Apple sets new standard in customer satisfaction

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Customer satisfaction in the personal computer industry suffered another series of declines last quarter, though one standout was Apple, Inc., which defied the trend by recording its largest gain ever, according to a new consumer satisfaction survey.

The American Customer Satisfaction Index second quarter report, released Tuesday from the University of Michigan’s National Quality Research Center, said Apple's score of 85 was not only a company best, but also "a new all-time high for the industry."

By comparison, the Mac maker's rivals combined for the second consecutive drop in overall customer satisfaction with the PC industry, which saw scores fall a full percentage point to a rating of 74, surrendering all gains made since 2005.

Apple's 8 percent leap puts 10 points between the company and its nearest rival, one of the largest gaps between first and second in any industry measured by ACSI.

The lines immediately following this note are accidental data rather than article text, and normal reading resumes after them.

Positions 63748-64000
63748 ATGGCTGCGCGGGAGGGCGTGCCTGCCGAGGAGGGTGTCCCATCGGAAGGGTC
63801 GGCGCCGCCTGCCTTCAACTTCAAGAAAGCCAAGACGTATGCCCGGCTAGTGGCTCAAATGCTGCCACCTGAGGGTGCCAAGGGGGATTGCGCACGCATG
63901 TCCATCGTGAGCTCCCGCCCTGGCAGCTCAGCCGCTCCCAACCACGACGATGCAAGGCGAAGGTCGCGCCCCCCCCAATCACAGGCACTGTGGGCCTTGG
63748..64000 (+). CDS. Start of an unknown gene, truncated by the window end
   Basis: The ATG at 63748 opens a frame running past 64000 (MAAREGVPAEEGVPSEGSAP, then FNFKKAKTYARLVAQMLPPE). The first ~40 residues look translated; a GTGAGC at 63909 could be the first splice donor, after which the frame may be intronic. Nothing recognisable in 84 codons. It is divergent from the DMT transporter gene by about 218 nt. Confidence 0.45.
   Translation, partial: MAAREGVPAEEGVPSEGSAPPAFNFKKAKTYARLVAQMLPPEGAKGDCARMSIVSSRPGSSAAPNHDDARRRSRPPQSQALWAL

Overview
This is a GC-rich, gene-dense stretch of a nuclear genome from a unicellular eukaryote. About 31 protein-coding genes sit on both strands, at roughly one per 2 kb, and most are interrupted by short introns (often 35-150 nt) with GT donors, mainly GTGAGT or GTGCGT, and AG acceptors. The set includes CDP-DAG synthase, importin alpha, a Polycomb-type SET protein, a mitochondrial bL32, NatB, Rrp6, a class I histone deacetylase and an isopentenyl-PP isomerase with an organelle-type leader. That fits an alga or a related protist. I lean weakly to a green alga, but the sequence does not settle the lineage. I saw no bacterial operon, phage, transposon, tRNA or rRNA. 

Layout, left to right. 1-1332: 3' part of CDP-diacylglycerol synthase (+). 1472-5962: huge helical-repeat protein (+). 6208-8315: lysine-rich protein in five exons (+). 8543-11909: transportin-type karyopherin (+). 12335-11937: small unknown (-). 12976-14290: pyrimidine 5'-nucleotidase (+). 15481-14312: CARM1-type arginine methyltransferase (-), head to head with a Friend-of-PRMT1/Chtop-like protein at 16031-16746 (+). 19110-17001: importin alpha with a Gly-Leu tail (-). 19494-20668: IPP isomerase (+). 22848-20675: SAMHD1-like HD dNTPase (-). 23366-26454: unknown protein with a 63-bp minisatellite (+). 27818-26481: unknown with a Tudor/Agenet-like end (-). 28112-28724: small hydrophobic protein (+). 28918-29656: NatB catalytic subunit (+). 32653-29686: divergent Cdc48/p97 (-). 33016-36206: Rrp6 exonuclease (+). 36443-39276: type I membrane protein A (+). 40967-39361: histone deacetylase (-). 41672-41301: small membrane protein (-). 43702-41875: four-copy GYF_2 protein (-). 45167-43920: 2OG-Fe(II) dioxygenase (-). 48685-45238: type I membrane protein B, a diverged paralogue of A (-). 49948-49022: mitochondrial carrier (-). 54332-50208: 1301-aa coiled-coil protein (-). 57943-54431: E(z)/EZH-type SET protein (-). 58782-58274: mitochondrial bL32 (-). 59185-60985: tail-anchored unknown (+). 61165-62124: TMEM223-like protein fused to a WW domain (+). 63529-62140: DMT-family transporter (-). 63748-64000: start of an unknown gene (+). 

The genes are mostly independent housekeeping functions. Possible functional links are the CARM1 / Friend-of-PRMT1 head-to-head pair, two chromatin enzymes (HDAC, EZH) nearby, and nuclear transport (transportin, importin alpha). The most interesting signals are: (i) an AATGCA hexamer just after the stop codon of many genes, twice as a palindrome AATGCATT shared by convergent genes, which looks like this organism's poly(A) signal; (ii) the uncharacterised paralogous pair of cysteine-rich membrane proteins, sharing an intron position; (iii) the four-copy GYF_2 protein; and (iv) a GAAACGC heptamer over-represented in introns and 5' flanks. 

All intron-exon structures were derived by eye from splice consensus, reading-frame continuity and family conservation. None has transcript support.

"It’s hard not to be impressed with Apple," said Professor Claes Fornell, head of the ACSI. "This is product extension at its best where the new products, iPod and iPhone, are helping bring new customers to existing computer products. The fact that Apple is not dependent on the Windows Vista operating system hasn’t hurt either."

The industry aggregate decline was largely a result of customer dissatisfaction with Windows-based machines, namely those from Hewlett-Packard, Gateway, and Compaq, Fornell added. Each saw a 4 percent falloff in satisfaction, dropping their respective scores to 73, 72, and 70. One exception was Dell, which saw its score inch up a point to 75.

Meanwhile, customer satisfaction with the e-business category of websites surged 6 percent to an all-time high of 79.3, largely a result of achievements on the part of Google.

After slipping behind Yahoo! for the first time last year, the search giant surged an unparalleled 10 percent to leave all rivals in its wake, according to the ACSI. Google's score 86 also set a new standard for e-businesses and opened a formidable nine-point gap between its nearest competitor, Yahoo!, which fell 3 percent to score a 77.